The Pond Trail takes hikers to the beaver pond and provides a sign educating them about beavers. There’s all the usual information, and then this: “The teeth project past the lips so it can chew and swallow underwater without choking. The ears and nose have special flaps to keep out water. A third eyelid (nictitating membrane) serves as underwater goggles.”
For what it’s worth, most mammals have third eyelids. We ding-dong humans are the rare ones that don’t.
There’s a nice little overlook built up here and the beavers have done some serious work to the surroundings. Definitely a cool little side trail for the little ones to see the what the large rodents can do.
It also passes Dolliver’s Crossing, a nice memorial to a man, Dick Dolliver, who gave countless volunteer hours to Northwest Park and its trails. I just wanted to shout him out.
White Octogon/Cross Blazes, 0.8 miles
For whatever reason, I know/think I remember that “white crosses” can be a reference to amphetamines. I know this because when I bartended, I would sometimes leave work at 1:30 AM and drive to Delaware or New Hampshire or something. A coworker would always offer me “white crosses,” which he also called “trucker’s speed.”
They were just ephedrine (I think) and I never accepted his offer, and he was also a really sketchy dude so who knows what those pills really were. Please note: I never accepted anything from that guy. He once gave me and my friend LSD or ketamine or both mixed together – I don’t know, but we were in Boston and my friend and I dropped the doses behind the couch for some reason and then got all paranoid that the dog would eat them.
So we told a friend (now deceased) to contact the apartment owner to tell him we didn’t do the drugs and hid them behind the couch and bonus! Apartment owner could have them AND save his dogs. That gentleman is also now deceased. Kids, don’t do drugs (I didn’t) and don’t hang out with idiots (I did.)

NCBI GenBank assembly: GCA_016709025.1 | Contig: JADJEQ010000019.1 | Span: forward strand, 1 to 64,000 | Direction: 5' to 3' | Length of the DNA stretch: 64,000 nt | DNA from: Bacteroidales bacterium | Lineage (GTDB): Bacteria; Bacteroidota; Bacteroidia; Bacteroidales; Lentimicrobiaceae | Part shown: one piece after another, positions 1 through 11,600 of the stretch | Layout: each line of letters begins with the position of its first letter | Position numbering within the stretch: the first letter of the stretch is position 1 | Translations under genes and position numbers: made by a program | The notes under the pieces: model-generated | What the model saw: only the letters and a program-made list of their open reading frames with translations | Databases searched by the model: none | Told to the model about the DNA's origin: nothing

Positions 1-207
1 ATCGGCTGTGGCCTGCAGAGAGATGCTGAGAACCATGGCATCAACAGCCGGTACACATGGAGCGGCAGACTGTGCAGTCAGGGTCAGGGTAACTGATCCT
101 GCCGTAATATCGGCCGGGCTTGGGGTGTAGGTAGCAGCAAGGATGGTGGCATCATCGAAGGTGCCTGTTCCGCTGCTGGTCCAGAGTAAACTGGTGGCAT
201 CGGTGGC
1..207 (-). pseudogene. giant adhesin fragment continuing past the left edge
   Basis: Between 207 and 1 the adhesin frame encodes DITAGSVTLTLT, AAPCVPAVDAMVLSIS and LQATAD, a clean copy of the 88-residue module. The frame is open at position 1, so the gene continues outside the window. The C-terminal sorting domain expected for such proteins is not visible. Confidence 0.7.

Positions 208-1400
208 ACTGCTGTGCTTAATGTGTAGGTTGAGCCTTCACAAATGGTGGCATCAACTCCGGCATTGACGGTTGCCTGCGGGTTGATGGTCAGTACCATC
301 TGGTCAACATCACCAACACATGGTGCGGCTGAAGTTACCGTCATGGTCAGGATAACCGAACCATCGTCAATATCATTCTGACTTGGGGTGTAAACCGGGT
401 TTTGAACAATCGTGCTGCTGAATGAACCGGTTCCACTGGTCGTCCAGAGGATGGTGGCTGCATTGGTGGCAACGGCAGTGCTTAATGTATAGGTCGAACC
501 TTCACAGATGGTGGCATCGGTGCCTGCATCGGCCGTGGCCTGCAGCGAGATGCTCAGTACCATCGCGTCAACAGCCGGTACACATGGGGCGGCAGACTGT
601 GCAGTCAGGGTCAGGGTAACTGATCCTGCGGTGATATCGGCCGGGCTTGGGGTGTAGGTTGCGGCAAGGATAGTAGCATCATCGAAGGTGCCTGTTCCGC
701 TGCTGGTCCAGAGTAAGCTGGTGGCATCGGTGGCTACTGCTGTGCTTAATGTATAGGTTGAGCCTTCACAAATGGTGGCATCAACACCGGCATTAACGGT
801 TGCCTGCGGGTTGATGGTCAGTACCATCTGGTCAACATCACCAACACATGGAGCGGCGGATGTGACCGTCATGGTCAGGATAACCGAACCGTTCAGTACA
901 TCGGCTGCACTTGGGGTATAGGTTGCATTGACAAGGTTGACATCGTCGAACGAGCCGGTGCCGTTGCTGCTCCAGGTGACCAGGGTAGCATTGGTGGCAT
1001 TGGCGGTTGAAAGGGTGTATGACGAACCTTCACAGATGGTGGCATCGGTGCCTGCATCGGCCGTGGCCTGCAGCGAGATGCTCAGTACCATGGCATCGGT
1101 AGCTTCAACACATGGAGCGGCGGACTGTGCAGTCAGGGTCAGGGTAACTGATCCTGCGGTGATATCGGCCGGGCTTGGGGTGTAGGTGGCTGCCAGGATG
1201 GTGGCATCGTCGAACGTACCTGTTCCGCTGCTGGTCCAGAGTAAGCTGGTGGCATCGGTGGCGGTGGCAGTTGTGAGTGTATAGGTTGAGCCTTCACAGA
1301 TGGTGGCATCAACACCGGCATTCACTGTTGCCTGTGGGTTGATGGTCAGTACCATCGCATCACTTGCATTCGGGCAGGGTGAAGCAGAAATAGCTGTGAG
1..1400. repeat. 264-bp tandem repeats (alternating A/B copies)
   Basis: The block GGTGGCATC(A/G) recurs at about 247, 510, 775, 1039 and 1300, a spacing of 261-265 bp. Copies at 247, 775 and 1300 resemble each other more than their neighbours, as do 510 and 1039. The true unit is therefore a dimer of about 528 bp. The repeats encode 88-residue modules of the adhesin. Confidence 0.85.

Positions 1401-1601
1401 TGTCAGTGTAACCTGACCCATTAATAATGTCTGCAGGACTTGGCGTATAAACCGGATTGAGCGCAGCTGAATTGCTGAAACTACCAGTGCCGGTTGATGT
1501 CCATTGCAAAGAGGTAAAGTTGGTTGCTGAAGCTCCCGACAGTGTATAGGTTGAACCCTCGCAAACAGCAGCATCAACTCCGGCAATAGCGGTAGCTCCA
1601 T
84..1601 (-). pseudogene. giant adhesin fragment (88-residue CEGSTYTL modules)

The Hemlock Trail, you’d assume, courses through a hemlock grove. Which is always nice.
Red Square/Black Dot Blazes, 0.5 miles
You made it! Without getting too bogged down, you made it to the final trail description! Congratulations. I’m very impressed. And this is essentially two trails in one! For Northwest Park has a Braille Trail along the Bog Trail. This simply means there’s a rope along the path to guide the visually impaired with some signage in Braille.
I’ve seen these at other parks around the state, but I’ve yet to see a blind person taking advantage of them. I’m sure they do, I’ve just never seen it.
The Bog Trail, at least when I walked it, encircled a bog and took me along the property line of the Bloomfield/Windsor Transfer Station. I found it odd that blind people, with their heightened senses of smell, are taken to the dump. Again being 10-degrees during my visit, I didn’t smell a thing, so I’ve no complaints.
And really, true bogs smell of methane and there are cows here nearby which… smell of methane. So a town dump smelling of methane shouldn’t really be an issue at all.
There are a ton of educational signs along this trail; braille and written. There’s also a bird blind to give visitors the true hunter experience without the hunting. (I get it, birdwatches are fans of bird blinds as much as hunters.) The blind was built as an Eagle Scout project and is quite a nice one.
I finished the loop, walked back past the tobacco barn and the cross-country ski rental barn, the cows, the tractors, the museums, the sugar shack, the former national champion bear oak, the pond, the bridge, and the soccer fields to reach my car and call it a day.
Even if it was only 8:30 AM.
I’m jealous of Windsor. This park is a jewel that appeals to all ages and interests. Hikers, children, tobacco enthusiasts, bird watchers, dinosaur fans, scoflaw fishermen, maple syrup lovers, soccer players… on and on. As I noted at the outset, I’ve visited Northwest Park certainly as many times as my own town’s Westmoor Park mere minutes from my house.
It’s all free, it’s very well-kept, and is always open. Well done, Windsor!